A journalist and filmmaker, Curtis, who harnesses jumbles of sequences and selective facts to fuel sprawling narratives, has long peeked behind convention and artifice. His documentaries, including “The Century of the Self,” about how psychoanalysis merged with consumerism, and “The Power of Nightmares,” a look at neo-conservatism and radical Islam, are juxtapositions of images that enthrall, anger and occasionally make you laugh at the spooky ridiculousness of the world.
In person, he’s much like his films, lulling along at a comfortable pace while murmuring sly asides. He showed up at downtown’s Grand Central Market the other day in a button-down white shirt, dangling eyeglasses and a pin-striped blazer. He ordered a coffee and wandered away. “Oh, I’m sorry,” said Curtis, who these days is trolling through 60 years of BBC footage from Russia. “I forgot to pay.” Documentary filmmaker Errol Morris once tweeted: “I want to be Adam Curtis when I grow up.”
“HyperNormalisation” proposes that today’s world was largely shaped by developments in two very different cities in 1975.
New York City’s near economic collapse and a bailout by banks emboldened Wall Street and led to the increasing power of the financial industry on global politics. In Damascus, Syria, meanwhile, Hafez Assad, father of current President Bashar Assad, aspired to unite Arab nations and return Palestinian refugees to their homeland. That threatened U.S. policy in the region and ultimately accelerated the reach of Islamic terrorism.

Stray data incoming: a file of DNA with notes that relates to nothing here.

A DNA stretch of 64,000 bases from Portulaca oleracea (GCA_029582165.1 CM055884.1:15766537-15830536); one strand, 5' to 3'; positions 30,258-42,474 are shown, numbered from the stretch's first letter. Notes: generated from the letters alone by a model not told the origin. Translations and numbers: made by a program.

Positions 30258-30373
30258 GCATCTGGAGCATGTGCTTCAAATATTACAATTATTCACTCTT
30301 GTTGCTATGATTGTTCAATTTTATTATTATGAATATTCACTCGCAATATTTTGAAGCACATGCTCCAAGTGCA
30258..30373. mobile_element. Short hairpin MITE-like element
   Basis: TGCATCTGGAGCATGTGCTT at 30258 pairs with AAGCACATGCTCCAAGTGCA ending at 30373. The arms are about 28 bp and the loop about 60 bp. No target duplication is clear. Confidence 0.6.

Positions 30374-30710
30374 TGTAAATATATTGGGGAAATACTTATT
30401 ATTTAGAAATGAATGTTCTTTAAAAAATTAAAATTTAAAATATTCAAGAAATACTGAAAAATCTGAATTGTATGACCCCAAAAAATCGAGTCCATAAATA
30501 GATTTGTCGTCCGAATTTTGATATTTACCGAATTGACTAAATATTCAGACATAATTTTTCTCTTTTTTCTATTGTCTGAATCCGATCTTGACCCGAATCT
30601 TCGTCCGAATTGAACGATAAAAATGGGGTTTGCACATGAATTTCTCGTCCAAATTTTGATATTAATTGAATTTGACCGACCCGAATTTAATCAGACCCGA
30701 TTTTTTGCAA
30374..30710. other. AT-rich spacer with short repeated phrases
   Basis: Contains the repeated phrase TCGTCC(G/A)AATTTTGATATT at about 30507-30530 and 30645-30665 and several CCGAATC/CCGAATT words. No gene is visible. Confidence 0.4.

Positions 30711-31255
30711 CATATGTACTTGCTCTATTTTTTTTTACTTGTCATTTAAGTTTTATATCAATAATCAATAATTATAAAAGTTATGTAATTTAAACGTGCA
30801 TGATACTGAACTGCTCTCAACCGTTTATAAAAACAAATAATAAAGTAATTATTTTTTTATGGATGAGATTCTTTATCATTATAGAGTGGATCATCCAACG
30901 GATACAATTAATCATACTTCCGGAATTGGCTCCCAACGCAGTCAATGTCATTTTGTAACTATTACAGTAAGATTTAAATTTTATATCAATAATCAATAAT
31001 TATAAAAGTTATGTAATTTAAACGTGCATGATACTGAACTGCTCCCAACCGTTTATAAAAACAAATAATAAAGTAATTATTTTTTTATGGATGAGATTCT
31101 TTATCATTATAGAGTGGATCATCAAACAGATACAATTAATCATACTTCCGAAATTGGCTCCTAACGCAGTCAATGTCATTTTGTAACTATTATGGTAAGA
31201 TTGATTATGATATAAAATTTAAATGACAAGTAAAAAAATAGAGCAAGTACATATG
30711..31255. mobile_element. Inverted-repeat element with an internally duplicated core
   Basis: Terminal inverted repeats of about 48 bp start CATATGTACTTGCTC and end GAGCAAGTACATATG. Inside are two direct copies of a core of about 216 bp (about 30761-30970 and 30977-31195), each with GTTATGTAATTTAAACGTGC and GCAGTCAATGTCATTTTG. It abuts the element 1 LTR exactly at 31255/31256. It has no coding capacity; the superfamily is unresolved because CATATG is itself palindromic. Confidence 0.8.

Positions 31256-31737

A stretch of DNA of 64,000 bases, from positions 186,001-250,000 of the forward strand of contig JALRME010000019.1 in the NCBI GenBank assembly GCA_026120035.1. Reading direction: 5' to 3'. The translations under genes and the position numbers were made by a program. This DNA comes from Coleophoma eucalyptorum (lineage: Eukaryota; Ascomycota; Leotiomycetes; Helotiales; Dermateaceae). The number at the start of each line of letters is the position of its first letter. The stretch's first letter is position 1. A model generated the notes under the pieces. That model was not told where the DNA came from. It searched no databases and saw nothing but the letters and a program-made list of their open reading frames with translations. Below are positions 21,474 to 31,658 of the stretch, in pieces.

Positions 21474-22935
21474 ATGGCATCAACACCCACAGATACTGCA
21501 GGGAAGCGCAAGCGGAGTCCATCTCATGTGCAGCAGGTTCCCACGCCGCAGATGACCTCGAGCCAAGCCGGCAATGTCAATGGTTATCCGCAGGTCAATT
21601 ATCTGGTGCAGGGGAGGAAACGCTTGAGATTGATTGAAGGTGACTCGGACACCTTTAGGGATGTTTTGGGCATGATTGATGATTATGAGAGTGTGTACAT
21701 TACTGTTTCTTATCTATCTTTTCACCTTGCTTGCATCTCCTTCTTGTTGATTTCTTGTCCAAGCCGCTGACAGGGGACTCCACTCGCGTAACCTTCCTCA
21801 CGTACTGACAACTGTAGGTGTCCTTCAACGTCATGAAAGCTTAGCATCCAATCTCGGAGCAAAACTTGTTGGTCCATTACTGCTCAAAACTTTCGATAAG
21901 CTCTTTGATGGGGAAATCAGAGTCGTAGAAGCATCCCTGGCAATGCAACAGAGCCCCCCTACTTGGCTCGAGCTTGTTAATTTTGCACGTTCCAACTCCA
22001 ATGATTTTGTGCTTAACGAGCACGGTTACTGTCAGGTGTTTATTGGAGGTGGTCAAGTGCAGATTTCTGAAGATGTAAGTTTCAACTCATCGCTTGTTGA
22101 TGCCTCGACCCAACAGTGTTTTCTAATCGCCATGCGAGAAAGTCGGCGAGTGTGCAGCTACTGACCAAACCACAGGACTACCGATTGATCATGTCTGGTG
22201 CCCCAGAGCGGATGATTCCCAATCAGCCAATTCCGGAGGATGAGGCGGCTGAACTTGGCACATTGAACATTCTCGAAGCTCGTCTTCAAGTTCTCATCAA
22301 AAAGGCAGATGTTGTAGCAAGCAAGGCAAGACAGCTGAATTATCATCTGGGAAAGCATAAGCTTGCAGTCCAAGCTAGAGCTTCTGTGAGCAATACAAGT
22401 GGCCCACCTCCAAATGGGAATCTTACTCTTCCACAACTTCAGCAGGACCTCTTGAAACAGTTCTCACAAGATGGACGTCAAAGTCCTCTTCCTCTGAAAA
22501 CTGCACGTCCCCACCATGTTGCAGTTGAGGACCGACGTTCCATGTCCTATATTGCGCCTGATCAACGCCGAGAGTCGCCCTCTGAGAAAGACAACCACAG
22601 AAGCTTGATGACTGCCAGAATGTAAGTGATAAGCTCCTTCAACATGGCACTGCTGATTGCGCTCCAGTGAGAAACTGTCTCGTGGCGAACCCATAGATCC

What emanates from these cities leads us through scrapbooks of recent history: The Cold War, acid flashbacks, punk rockers, Patti Smith, 241 American service personnel killed by a bombing in Lebanon, the fall of Soviet communism, the popularity of Prozac, the allure of artificial intelligence, the hallucinatory realm of cyberspace, the “Arab Spring,” the Syrian war, the fear of global terror and Sissy Spacek drenched in blood in the Stephen King inspired film “Carrie.”